We all know how bad a jellyfish sting can be. But what if they're already dead? Can dead jellyfish sting just like living jellyfish? Apparently, they can. Let's find out why and how.
Can Dead Jellyfish Sting?
While the jellyfish may seem harmless with its appearance as a clear, gelatinous blob, it possesses several tentacles which may have millions of stinging cells called nematocysts. The answer to the question, “can dead jellyfish sting?” is a resounding yes. A dead jellyfish can still sting and hurt if you come in contact with or step on one. Most jellyfish stings cause red marks, pain, burning, itching, tingling, and numbing, so it would be best to steer clear of them.
Can Dead Jellyfish Sting Even If Broken Apart?
A dead jellyfish can still release toxins, even when its parts have been split up. Stinging cells or nematocysts in a jellyfish's tentacles can enter the skin and release venom into the victim's body. According to scientists, even pieces of jellyfish tentacles can still sting unsuspecting swimmers because nematocysts are still living in them and are still capable of emitting toxins.
A dead jellyfish may wash up on the shore, but its tentacles usually get detached in the process, thus they can still remain afloat and cause mayhem in the water. Raking a dead jellyfish on the shore can also break the tentacles into smaller, unseen pieces which can float around and sting people along its path. While most species of jellyfish are not deadly poisonous, there are some which can be very dangerous.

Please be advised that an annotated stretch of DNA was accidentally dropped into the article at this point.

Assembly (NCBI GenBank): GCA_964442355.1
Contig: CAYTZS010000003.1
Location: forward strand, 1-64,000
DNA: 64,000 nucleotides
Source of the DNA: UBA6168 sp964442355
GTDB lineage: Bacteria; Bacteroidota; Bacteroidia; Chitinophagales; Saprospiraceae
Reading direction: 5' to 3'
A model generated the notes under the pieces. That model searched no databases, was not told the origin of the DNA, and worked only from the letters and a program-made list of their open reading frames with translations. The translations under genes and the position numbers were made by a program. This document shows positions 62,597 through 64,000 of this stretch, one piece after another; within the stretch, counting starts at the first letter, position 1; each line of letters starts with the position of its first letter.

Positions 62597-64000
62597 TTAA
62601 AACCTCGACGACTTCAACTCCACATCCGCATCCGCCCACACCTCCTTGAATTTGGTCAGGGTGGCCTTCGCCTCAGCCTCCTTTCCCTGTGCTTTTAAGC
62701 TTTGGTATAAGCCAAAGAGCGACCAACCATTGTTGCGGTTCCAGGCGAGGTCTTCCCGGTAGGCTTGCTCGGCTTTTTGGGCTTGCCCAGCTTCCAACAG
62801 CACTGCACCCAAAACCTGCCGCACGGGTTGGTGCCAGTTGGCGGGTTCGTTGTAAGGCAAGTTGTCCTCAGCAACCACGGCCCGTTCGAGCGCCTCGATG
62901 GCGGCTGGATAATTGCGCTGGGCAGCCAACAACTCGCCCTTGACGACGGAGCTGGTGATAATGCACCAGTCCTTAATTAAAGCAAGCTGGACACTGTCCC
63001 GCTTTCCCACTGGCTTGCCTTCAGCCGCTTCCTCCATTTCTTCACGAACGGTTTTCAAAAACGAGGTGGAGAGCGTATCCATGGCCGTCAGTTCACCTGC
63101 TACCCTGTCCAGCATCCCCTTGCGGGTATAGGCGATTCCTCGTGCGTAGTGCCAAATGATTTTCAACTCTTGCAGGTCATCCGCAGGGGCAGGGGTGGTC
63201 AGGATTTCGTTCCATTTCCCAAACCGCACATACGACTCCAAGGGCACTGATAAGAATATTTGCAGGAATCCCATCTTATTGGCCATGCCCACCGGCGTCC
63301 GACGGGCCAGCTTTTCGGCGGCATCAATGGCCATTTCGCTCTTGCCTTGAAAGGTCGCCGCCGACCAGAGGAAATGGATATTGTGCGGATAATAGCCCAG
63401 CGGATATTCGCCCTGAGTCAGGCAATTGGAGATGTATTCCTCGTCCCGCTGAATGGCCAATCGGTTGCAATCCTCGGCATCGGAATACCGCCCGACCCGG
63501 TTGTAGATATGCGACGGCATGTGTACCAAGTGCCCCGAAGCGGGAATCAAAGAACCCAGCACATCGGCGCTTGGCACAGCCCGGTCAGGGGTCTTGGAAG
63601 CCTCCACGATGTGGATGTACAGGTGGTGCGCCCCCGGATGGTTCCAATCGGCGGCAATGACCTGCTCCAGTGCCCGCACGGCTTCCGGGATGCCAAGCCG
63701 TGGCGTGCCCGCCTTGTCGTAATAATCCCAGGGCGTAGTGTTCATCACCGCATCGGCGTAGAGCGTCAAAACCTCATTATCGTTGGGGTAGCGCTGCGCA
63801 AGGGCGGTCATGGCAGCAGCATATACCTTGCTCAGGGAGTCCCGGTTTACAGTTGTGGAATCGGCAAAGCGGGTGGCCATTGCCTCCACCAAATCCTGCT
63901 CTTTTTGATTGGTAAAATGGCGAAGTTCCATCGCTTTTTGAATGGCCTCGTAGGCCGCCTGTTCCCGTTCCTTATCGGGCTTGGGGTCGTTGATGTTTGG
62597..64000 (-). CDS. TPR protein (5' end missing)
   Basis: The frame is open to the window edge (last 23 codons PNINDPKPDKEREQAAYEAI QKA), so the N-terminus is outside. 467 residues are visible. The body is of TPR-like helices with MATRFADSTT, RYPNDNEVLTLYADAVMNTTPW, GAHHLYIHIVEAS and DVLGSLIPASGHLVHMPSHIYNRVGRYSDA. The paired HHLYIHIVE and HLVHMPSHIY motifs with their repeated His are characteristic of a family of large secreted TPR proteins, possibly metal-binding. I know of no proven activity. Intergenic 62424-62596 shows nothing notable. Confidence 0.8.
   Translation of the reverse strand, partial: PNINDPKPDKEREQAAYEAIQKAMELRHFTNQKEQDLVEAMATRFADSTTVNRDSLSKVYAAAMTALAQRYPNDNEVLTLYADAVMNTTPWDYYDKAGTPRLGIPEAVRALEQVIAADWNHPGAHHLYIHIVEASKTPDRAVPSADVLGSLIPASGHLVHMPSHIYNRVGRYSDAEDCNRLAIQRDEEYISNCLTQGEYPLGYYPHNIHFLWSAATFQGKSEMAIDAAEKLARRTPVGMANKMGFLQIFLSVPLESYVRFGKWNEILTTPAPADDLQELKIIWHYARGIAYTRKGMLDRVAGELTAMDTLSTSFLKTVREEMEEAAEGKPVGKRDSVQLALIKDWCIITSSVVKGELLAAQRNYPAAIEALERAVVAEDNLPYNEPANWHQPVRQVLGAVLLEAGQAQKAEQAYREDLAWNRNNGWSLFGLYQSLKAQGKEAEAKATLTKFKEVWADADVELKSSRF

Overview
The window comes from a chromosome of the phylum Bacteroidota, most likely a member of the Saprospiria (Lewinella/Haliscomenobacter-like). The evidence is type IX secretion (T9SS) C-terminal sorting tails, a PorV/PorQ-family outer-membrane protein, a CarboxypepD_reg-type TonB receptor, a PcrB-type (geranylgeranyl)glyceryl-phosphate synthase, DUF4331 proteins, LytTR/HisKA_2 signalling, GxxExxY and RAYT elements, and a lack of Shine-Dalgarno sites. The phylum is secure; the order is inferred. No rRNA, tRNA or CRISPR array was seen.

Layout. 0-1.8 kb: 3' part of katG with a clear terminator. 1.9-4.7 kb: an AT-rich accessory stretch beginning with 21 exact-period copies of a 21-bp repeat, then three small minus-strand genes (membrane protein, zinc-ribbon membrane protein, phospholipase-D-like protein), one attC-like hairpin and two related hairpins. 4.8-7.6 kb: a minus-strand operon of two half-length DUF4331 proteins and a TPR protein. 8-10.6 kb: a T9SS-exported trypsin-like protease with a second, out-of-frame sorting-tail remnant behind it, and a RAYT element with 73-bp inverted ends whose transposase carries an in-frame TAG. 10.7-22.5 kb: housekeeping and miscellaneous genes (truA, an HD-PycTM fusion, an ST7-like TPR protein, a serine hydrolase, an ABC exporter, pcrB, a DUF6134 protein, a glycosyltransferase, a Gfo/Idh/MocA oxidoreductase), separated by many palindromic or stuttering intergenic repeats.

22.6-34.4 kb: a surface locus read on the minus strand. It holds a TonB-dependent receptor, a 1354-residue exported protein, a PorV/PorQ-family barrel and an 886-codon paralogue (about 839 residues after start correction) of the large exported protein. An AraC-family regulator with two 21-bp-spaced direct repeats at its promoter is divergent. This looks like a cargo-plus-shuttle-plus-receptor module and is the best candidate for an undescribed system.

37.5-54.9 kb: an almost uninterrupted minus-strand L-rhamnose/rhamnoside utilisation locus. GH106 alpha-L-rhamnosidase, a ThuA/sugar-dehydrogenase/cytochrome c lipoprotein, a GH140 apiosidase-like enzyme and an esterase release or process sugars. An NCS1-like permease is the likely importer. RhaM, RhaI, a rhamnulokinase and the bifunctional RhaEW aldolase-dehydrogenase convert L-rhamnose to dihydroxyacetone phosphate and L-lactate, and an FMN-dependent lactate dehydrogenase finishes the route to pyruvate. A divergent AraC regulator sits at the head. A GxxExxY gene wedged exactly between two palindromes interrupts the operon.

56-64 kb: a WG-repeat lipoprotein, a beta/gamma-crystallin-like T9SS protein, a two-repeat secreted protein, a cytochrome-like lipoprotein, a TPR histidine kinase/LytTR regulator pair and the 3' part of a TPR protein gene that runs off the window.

Venomous Jellyfish You Should Avoid at All Times
Can a dead jellyfish sting from venomous types of jellyfish still be fatal? Most likely, so it's best to avoid running into the most dangerous types of jellyfish. Some types of jellyfish are known to be harmful (even fatal) to humans. Here are five of the most dangerous jellyfish in the world:
1. Chironex Fleckeri (The Sea Wasp)
The sea wasp (Chironexfleckeri) is considered the deadliest jellyfish in the world. It is pale blue, transparent, nearly invisible, and can be found in shallow waters that swimmers frequent. A sea wasp has a cube-like and bell-shaped head and can grow up to ten feet long and up to ten inches wide.
It is usually found in the coastal waters off North Australia and throughout the Indo-Pacific. Sixty-three known cases of human fatalities from sea wasp stings have been reported for the past eighty years in Australia.
2. Chiropsalmus Quadrigatus (Habu)
Another species of the box jellyfish, the Chiropsalmus Quadrigatus is a smaller version of the sea wasp but is just as equally venomous. This jellyfish can be found in the Indo-Pacific as well as in the Western Atlantic Ocean. The Chiropsalmus Quadrigatus is characterized by its transparent, flat, and ribbon-like tentacles.